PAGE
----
Anti-intentionalists would immediately wonder which kind of properties these grouping properties are (cf. Nickel : 286). Well, the different ways of grouping one and the same perceived figure are different objective properties, i.e., different properties of such a figure. Yet they are orientation-dependent properties. Change the external frame of reference that allows a certain orientation of the figure’s elements, and you will change the way of grouping the figure. This dependence makes it the case that, although they are compatible properties – the figure possesses all such ways for its elements to be arranged – no experience mobilizes both properties at one and the same time. To be sure, one might suppose that orientation-dependence makes grouping properties subjective properties, i.e., properties of the experience rather than of what is experienced. Yet orientation-dependence occurs in a geometrical, not in an egological space, characterized by subjective perspectives to be described in a language using perspectival locutions (“on the left of / on the right of”, “on the top of / on the bottom of” …). So, even though they are dependence-involving properties as much as subjective properties are, grouping properties are not subjective properties.
In order to grasp this difference, suppose for instance to draw an ambiguous figure such as the distorted square – kite figure on a transparent vehicle such as a window pane and imagine to see it from both sides, i.e., both from a front and from a back side. Now, if the different ways of seeing the figure, the “kitish” and the “squarish” ones, occurred basically by grouping its dots either in a upleft-to-downright sense or in a downleft-to-upright sense when one frontally sees the figure, one would have to say that when one saw the figure from the other side, further different ways would emerge by grouping the figure’s dots in a downright-to-upleft sense and in a downright-to-upleft sense when one saw the figure from the other side. Yet in point of fact from both sides there simply are two same ways of grouping the figure, directionally arranged along a cardinal frame of reference (say, an east-to-west way rather than a west-to-east way) rather than an egological frame of reference. The different perspectival characterizations simply are different approximate descriptions of one and the same cardinal way of grouping the figure. So, the different perspectives notwithstanding, there are just two ways of grouping the figure prompting exactly the very same different seeing-as experiences. Likewise, although they depend on different cardinal orientations, the different grouping properties of the Mach figure do not depend on perspectival graspings of the figure.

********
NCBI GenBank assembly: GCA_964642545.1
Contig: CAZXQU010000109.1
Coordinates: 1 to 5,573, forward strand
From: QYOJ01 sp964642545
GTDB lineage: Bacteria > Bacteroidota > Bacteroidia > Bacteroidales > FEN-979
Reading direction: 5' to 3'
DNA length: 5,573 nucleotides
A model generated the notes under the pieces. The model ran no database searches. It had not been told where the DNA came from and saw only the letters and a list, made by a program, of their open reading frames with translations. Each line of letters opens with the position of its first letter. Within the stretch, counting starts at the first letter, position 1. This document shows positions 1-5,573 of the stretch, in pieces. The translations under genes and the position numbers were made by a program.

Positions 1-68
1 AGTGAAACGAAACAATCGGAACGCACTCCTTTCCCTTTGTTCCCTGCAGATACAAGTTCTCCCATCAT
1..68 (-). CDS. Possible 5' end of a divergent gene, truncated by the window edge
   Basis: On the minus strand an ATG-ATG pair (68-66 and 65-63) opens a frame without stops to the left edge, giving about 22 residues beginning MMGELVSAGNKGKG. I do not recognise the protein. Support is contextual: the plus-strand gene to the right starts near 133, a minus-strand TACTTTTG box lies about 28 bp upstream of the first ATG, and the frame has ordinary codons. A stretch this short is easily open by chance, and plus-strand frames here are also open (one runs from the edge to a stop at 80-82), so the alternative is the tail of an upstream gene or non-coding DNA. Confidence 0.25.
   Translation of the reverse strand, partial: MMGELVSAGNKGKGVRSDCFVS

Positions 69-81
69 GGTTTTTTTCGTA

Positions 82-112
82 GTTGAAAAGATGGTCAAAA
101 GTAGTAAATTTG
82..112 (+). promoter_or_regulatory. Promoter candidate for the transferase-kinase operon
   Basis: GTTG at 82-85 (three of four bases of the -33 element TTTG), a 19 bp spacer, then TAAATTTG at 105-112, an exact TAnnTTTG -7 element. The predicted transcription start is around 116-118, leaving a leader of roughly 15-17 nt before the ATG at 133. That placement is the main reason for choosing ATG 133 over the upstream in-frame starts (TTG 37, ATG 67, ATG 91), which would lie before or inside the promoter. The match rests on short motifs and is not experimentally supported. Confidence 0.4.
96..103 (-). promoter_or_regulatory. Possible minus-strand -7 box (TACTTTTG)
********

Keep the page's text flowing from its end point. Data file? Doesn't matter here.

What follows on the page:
In this respect, it is correct to remark that as to the Mach figure, what prompts the phenomenal switch from seeing the figure as a diamond to seeing it as a square it is not passing to see the figure as tilted, i.e., as perspectively oriented in a certain way with respect to the perceiver.
If grouping properties must be objective, however, one might wonder whether they have to depend on external frames of reference, as I have just maintained, or rather on object-centered frames, coinciding with some intrinsic axes or other of the figure (Jagnow : 336-338). Yet I believe that object-reference frames must yield way to external frames.
On behalf of the objectualist, one might remark that, if instead of taking the Mach figure, which we see either as a diamond or as a tilted square, we took a normal square, which we can however well see not only as a square but also as a tilted diamond, the very same cardinal orientation (say, a north-to-south orientation) would prompt different seeing-as experiences of the two figures respectively (say, a “diamondish” experience in the case of the Mach figure and a “squarish” experience in the case of a normal square). So, according to this remark, external frames of reference cannot account for the difference in phenomenal character among seeing-as experiences (ibid.).